Scandi Edge Jig THE MIRACLE TOOL
First off before get into explaining this item the original place I saw it was http://www.youtube.com/user/captjeff78/videos and from a few other concepts of static knife edging jigs used in professional factories. I am not associated with Captjeff78 personally but he deserves credit for this great design and honestly the difference maker in my knives going forward. Youtube and many of these great knife video makers are adding valuable if not invaluable hands on info to the greater amateur knife making community so thank you to everyone in the education field regarding Blacksmith and knife making based information. I myself run this blog to help anyone who may be going through the head scratching parts of making knives and doing forge work.
Now onto the Visbjorn Scandi Edge jig!
Forgive the bad graphics but this item is rude, crude and ready to use!
The jig above I use to make Scandinavian Edge style knives to great effect! I can make the same knife with any depth of hollow ground I want and they are basically ready to use right off the sander. I use 80 grit to remove material and 120 to finish my knife edge. I leave the steel at factory finish to creat a more earthy realistic feel that I prefer. I then 3500 RPM wire brush after all heat treating. Sometimes it is nice to hit the master bevel one more time to brighten it up after heat treating. I use a Ryobi 4″-36″ belt sander and generic 1″ by 30″ sander.I prefer using fresh factory made 1075/1080 High carbon steel. Please refer to my Trade off steel post for more info on how to get 1080 and other alloys.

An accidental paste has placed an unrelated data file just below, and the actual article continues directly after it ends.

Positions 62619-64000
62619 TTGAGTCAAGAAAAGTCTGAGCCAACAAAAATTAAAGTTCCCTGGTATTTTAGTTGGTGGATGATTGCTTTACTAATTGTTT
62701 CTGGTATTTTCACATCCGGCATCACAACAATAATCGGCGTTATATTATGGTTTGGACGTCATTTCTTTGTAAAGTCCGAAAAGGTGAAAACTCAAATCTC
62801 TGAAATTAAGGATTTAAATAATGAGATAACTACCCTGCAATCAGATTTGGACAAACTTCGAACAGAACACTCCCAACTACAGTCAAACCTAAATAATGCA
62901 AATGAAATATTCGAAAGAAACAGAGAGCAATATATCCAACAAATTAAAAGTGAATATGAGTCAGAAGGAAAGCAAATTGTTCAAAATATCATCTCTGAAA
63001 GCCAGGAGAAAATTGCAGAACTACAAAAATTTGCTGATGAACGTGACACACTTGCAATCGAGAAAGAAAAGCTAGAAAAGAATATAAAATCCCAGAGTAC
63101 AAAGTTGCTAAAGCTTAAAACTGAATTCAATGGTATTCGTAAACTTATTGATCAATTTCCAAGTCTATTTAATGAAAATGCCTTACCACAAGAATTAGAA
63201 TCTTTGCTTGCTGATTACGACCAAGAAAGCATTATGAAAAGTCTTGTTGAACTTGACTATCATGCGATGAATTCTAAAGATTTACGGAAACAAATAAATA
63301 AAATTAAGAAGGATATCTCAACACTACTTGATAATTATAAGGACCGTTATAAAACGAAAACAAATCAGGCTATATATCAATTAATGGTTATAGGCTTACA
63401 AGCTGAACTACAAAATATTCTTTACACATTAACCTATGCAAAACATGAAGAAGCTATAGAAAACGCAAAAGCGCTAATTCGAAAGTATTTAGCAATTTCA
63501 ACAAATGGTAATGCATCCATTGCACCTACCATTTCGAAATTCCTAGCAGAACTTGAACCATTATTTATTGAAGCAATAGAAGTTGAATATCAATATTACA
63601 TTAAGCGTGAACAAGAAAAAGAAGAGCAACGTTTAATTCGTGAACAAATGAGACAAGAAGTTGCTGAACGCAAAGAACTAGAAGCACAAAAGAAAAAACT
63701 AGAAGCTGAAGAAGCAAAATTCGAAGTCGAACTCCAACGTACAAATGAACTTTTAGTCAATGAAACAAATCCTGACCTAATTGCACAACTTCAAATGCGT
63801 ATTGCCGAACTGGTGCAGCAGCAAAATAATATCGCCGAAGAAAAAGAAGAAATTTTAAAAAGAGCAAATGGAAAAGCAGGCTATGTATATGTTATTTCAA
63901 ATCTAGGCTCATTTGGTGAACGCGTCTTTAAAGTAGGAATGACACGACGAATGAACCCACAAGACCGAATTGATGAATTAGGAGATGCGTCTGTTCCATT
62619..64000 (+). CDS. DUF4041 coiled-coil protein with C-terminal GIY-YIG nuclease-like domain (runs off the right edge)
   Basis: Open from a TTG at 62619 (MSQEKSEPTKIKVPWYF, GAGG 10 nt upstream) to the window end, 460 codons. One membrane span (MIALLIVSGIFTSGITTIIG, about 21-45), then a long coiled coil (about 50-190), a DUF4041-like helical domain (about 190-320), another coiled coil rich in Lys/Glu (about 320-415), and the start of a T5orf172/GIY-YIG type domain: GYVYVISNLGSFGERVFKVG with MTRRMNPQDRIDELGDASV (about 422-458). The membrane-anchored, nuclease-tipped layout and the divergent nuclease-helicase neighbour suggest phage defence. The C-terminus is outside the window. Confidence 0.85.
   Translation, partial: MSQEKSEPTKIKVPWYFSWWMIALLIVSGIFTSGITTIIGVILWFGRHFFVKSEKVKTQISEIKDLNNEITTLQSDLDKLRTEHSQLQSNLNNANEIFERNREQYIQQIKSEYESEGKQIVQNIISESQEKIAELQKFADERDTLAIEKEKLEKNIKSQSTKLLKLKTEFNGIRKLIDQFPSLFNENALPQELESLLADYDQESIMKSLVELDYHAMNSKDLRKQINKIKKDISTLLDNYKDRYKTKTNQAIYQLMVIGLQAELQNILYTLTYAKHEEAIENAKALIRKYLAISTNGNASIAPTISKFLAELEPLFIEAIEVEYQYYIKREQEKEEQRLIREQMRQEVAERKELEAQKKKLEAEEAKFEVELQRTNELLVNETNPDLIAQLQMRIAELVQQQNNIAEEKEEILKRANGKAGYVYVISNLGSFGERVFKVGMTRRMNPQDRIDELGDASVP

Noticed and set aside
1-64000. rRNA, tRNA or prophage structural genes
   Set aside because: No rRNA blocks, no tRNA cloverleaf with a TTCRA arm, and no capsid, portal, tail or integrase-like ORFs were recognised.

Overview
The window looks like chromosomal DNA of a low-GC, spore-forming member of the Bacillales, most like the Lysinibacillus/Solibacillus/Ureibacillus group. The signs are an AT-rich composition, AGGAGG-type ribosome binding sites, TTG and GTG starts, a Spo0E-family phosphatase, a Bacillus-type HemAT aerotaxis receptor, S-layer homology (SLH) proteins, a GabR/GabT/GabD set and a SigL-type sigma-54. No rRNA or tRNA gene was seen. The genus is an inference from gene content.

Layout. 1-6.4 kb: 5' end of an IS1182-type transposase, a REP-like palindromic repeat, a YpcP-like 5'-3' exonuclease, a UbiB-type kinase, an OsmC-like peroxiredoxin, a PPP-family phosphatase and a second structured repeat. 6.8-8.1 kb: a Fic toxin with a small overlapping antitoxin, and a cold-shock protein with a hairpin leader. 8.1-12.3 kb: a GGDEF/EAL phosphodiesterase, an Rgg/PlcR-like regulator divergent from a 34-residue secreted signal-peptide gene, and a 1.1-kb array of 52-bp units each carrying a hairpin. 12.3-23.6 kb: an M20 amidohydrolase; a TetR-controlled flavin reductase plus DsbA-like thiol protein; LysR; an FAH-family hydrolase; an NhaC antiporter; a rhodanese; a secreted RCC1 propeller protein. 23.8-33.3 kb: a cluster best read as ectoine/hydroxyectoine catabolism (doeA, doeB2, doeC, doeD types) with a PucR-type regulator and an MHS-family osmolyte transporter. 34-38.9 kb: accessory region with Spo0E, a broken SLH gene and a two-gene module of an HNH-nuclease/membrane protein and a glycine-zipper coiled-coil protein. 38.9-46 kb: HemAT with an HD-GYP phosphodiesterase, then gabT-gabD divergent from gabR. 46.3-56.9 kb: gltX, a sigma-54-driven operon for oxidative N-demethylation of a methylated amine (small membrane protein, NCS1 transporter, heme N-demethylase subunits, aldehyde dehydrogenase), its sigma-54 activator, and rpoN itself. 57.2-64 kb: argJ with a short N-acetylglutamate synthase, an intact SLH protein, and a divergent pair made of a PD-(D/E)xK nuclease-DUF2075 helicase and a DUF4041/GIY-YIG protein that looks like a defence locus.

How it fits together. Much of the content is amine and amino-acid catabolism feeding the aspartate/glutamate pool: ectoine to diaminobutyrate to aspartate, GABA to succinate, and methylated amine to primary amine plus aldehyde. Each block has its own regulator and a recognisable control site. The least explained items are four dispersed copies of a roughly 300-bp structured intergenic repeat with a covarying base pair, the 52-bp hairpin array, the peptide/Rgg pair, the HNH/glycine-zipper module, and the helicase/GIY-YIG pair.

As the graphics show, it is rather self explaining how to make and use this item. Simply creating a secure static for the knife to sit on and move it slowly but firmly across the belt until the desired edge is created. I modified mine to be more adjustable and use the large clamp as a handle which can be a pain but creates a more flexible tool if holes are not desired on your tang. I typically mount in antler so I use a Scandinavian tang shape.
Examples of blades made on my jig:
A finale note I would like to share regarding this jig concept is the profound effect it has made on my freehand knife making. It has steadied my hand and given the proper example of thorough steady grinding required to make a nice functional knife. Now when a roughly forged blades is needing an edge but does not fit on the jig I can easily achieve a nice uniform convex/scandi edge with great success>
I hope this will help on the road to better knife making, it has helped me greatly in my own progress and has redefined my art form in many ways.
This entry was posted on July 11, 2012 by .. It was filed under Knife making-Blacksmithing and was tagged with 1080 steel, alloys, athame, Blacksmith, blacksmithing, blade, blade steel, bladesmith, bushcraft, dagger, heat treat, high carbon steel, kife makers, knife, Knife making, knives, metallurgy, Norse knife, sander, scandi edge, seax, steel knowledge, viking knife, witch knife.